Medication Sync Programs Benefit Patients and Pharmacies


Making medication synchronization a core tenet of a pharmacy’s business can lead to success.

Making medication synchronization a core tenet of a pharmacy’s business can lead to success, 2 presenters told conference attendees, during a session at the National Community Pharmacists Association (NCPA) 2019 Annual Convention in San Diego, California.

In the presentation “Adherence Optimization: Targeting Strategies, Pharmacy VIPs, and Payer Programs,” Carlie Traylor, PharmD, the NCPA’s associate director of strategic initiatives, said that med synch programs offer benefits for patients, such as improved outcomes, and a stronger relationship with the pharmacist and prescriber, and benefits for pharmacies, such as decreased inventory, and improved workflow.

Traylor discussed barriers to success, including cost to the patient, cost to the pharmacy, and leadership.

The remedies include submission of clarification codes 47 and 48; pairing other billable services at pickup, such as medication therapy management; and selecting the right person for the job, respectively, she said.

“Don’t be afraid to make a change” in terms of leadership, Traylor said.

The benefits of appointment-based medication sync programs are seen when a pharmacy is filling 40% of its daily prescriptions through an adherence program, she said.

But in order to make med sync programs successful, pharmacies need a critical mass of patients, and the way to do that is to target the most important patients.

“Medication adherence programs work. Any patients involved in them benefit,” Traylor said.

But pharmacists can get “killed” by the direct and indirect renumeration fees, she said, so “when you are trying to enroll more patients in your program, start from the top down.”

The Pharmacy Quality Alliance developed star ratings to develop the quality of Medicare Part D insurance plans, and 5 will be included in the ones for 2020. Three are related to medication adherence for cholesterol, diabetes, and hypertension.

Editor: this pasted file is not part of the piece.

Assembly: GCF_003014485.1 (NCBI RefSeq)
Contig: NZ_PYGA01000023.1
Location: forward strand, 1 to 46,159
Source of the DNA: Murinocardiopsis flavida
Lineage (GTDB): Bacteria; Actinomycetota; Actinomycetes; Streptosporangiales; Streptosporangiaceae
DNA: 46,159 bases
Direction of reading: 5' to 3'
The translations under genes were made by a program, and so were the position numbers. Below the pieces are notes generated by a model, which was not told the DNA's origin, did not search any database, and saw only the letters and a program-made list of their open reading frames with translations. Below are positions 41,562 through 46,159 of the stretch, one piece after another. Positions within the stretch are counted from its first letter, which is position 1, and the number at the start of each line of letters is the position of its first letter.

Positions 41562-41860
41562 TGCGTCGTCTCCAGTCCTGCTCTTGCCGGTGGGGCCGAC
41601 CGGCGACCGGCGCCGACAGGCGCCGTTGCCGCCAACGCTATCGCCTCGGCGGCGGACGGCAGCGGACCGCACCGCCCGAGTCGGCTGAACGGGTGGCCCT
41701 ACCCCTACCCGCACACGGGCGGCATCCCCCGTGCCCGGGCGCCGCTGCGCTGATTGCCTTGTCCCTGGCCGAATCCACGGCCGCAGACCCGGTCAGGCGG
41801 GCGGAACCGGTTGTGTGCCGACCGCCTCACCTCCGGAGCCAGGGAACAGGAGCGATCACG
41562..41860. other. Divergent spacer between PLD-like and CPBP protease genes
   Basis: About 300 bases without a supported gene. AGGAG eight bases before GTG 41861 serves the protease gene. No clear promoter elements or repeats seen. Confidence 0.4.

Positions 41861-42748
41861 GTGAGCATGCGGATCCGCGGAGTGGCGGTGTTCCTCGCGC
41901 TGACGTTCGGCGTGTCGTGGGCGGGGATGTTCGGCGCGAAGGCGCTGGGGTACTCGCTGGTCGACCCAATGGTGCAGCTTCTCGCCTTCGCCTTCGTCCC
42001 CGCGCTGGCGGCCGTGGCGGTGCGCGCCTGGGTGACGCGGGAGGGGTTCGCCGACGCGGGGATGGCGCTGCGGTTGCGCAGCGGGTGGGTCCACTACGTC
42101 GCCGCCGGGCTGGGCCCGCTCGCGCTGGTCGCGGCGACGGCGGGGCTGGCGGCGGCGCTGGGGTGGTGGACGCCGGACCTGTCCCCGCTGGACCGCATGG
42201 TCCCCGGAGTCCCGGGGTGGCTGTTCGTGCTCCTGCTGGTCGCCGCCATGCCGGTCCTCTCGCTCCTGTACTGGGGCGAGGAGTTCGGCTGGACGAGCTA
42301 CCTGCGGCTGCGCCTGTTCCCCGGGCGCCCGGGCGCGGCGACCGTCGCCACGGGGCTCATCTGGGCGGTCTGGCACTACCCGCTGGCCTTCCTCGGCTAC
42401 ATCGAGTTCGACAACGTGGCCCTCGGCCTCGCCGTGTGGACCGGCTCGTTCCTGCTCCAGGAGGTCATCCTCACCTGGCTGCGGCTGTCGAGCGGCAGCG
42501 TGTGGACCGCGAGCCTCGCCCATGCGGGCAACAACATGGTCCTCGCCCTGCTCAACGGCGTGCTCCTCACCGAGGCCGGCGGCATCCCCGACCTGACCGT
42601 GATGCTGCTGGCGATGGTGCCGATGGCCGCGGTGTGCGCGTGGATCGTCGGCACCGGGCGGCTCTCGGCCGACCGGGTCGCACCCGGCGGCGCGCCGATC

A patient can miss 6 days in a 30-day supply of medications and still be considered adherent.

When strategically enrolling patients into the pharmacy, start with patients who are enrolled in Medicare Part D plans that assess the individual pharmacy’s performance on adherence measures, Traylor said.

Understanding the pharmacy software provider, and how you to identify these patients is vital, she said.

It is important to set goals for getting patients into medication sync programs, and provide frequent check-ins, Traylor said.

In his part of the presentation, Dared Price, PharmD, president of Price Pharmacies Inc, said that adherence programs allow pharmacies to grow without adding employees.

These programs are important, because lack of adherence causes more than 100,000 deaths annually in the United States, compared to about 80,000 from the flu, he said, citing data from the American College of Cardiology.

Med packaging and sync can set a pharmacy apart, Price said.

Market to doctor’s offices, as “they love to see packaging,” he added.

“Get in there and show them what you have,” Price said.

And during the Med D enrollment process, ask about adherence, he said.

Vendors will help enroll pharmacies in a med sync program or help run the program, Price said.

He recommended that pharmacy owners assign an employee to champion the program. It is also important to get employee buy-in by creating incentives and keeping a scoreboard of wins.

“One of the most frustrating things in the first year of ownership was that people didn’t care as much as I cared. This is a way to make them care,” Price said, adding that weekly meetings and holding people accountable are critical.

Technology is important, as is training, even at the clerk level, he said, though he cautioned that pharmacies should ramp up the programs slowly.

“One of our pitfalls is we grew our med sync program very quickly. If you have 1 technician calling 300 patients a month, you’re going to wear them out; you don’t want to overwhelm your employees,” Price said.

But, his pharmacy’s med sync program “freed up so much of our time and allowed us to do so many more things than we ever imagined,” he said.

Price’s program has grown to 1200 patients from 500 in March 2018. Volume has increased by 15% in the past year, and margins also rose.

More prescriptions were filled with the same number of staff employees, and employee morale has never been higher, he said.


Price, D, Traylor C. Adherence Optimization: Targeting Strategies, Pharmacy VIPs, and Payer Programs. Presented at: National Community Pharmacists Association (NCPA) 2019 Annual Convention; San Diego, California; October 26, 2019.

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